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Putting It Altogether: Using Graphical Elements in Documents

Putting It Altogether: Using Graphical Elements in Documents

You are likely familiar with the proverb “a picture is worth a thousand words”. Those seven words succinctly convey how powerfully a graphic image enhances our understanding of a concept or idea. (Interestingly, the modern use of the proverb is attributed to an article by Fred R. Barnard in an advertising trade journal called Printer’s Ink. In his 1921 article, Barnard promot­ed the use of images to augment advertisements on streetcars.)

What was true in 1921 remains true today – graphic images enliven the appearance, impact and reader comprehension of a printed piece. However, to get the greatest benefit, the images must be of sufficient quality to blend in with the design. Think of the last time you saw a color photograph in a newspaper that was very blurry – the result of the image being out of register. Did you notice the content of the photograph, or just the fact that it was out of register?

Image resolution

 A critical factor in determining the quality of a graphic image is its resolution. Resolution describes the output quality of an image and is stated differently depending on the output device. Dots per inch (dpi) is the term for printing resolution; lines per inch (lpi) for halftone photographs; and pixels per inch (ppi) for screen resolution. Samples per inch refers to scanning resolution.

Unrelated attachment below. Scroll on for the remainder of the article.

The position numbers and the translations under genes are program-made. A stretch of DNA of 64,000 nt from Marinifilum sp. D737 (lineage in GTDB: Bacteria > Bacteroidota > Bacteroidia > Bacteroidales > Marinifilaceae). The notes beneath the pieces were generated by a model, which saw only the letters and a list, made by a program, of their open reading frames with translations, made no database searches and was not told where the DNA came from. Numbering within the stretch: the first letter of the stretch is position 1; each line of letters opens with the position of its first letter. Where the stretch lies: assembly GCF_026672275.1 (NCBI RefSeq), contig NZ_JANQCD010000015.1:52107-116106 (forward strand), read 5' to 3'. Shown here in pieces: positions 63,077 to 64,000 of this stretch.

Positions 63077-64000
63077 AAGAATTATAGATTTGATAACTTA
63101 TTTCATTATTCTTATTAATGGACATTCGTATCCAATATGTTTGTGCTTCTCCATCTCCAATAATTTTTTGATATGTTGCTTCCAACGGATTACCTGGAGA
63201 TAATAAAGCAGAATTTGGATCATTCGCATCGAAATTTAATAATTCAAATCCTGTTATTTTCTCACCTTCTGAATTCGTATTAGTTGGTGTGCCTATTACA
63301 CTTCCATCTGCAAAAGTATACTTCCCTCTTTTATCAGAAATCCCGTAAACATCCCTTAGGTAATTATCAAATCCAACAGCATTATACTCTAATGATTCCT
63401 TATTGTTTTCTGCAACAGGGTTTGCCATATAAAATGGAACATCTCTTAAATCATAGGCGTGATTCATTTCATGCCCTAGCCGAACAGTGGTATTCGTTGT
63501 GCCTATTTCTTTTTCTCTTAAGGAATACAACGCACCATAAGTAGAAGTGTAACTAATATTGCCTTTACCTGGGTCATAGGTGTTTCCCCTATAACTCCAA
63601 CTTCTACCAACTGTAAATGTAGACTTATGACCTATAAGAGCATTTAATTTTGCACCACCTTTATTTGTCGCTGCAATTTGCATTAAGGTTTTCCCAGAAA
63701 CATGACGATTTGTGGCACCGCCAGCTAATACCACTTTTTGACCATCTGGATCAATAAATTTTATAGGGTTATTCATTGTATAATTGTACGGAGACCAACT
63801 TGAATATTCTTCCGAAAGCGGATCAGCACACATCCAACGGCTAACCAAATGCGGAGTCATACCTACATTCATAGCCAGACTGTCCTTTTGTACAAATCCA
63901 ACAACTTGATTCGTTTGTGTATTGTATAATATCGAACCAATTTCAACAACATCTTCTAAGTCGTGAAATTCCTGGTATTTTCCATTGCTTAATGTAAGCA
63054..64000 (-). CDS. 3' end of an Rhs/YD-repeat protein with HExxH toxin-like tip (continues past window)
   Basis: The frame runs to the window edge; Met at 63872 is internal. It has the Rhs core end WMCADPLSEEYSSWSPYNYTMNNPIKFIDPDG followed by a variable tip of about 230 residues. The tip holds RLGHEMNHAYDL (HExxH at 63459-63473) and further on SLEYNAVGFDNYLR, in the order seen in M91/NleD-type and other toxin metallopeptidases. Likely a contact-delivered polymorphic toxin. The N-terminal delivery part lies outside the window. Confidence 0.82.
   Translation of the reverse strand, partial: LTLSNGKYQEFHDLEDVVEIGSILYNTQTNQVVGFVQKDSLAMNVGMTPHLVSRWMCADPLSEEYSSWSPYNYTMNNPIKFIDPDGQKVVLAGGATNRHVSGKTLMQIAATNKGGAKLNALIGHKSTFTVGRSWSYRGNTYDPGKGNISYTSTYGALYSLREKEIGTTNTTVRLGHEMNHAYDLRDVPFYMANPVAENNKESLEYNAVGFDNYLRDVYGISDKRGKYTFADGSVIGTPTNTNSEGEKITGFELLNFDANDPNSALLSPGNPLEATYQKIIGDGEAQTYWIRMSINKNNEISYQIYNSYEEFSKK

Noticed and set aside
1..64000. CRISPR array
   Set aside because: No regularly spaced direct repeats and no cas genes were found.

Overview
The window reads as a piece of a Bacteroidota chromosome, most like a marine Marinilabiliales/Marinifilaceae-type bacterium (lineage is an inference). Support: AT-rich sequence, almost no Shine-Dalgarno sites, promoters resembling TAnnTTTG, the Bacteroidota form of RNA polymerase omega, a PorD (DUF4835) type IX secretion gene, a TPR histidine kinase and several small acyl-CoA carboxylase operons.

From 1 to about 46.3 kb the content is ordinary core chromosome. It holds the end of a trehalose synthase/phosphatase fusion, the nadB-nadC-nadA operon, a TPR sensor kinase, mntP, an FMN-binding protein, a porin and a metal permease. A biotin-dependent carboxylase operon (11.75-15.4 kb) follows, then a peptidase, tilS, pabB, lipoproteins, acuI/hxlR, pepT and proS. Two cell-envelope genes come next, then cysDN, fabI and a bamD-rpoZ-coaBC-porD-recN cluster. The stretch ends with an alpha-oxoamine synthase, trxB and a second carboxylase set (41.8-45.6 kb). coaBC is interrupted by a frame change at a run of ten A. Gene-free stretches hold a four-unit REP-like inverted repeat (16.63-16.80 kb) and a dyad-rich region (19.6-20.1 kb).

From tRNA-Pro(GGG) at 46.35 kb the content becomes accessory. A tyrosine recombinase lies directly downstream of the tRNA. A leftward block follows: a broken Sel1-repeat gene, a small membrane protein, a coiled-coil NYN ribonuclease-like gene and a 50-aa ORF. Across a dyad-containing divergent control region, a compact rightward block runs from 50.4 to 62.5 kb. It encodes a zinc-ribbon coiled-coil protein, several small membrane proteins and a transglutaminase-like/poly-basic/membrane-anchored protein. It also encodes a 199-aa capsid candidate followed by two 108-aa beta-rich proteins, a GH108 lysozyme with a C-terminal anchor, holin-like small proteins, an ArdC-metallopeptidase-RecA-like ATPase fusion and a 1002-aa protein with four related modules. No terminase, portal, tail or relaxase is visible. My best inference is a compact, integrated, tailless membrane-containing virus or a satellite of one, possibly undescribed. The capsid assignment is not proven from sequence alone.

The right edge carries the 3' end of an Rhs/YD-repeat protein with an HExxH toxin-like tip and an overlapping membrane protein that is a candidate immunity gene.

You will hear us refer to images as being high resolution (hi-res) or low resolution (lo-res). In general, high resolution is an image having a minimum of 300 dpi when the image is at 100% of the size it will appear in the document. In contrast, low resolution has 100 ppi or less. Note that we used both dpi and ppi. The term dpi is often used interchangeably with ppi which can be confusing as well as incorrect. Just remember that dpi refers to the resolution of the printing device and ppi refers to the resolu­tion of the image itself.

Because so many graphic images and photographs are available on the Internet, and because they can be copied and pasted with just a few keystrokes or mouse clicks, it is tempting to incorpo­rate these downloaded images into documents. And when you do so, the image looks just fine on your computer screen.

But understand that a 100 ppi image is missing a significant amount of information when compared to a 300 dpi image, and this missing information is what makes the image look sharp and well defined. The problem is exacerbated when a 100 ppi image is enlarged. Too few pixels are spread over a larger area, increas­ing the space between pixels and degrading the image.

Other graphical elements

There are other graphical elements that can be used as effectively as a photograph – illustrations, cartoons, charts, maps, diagrams and original drawings are a few. Graphical elements are powerful in any layout because they draw the reader’s eye and often help make text more comprehensible.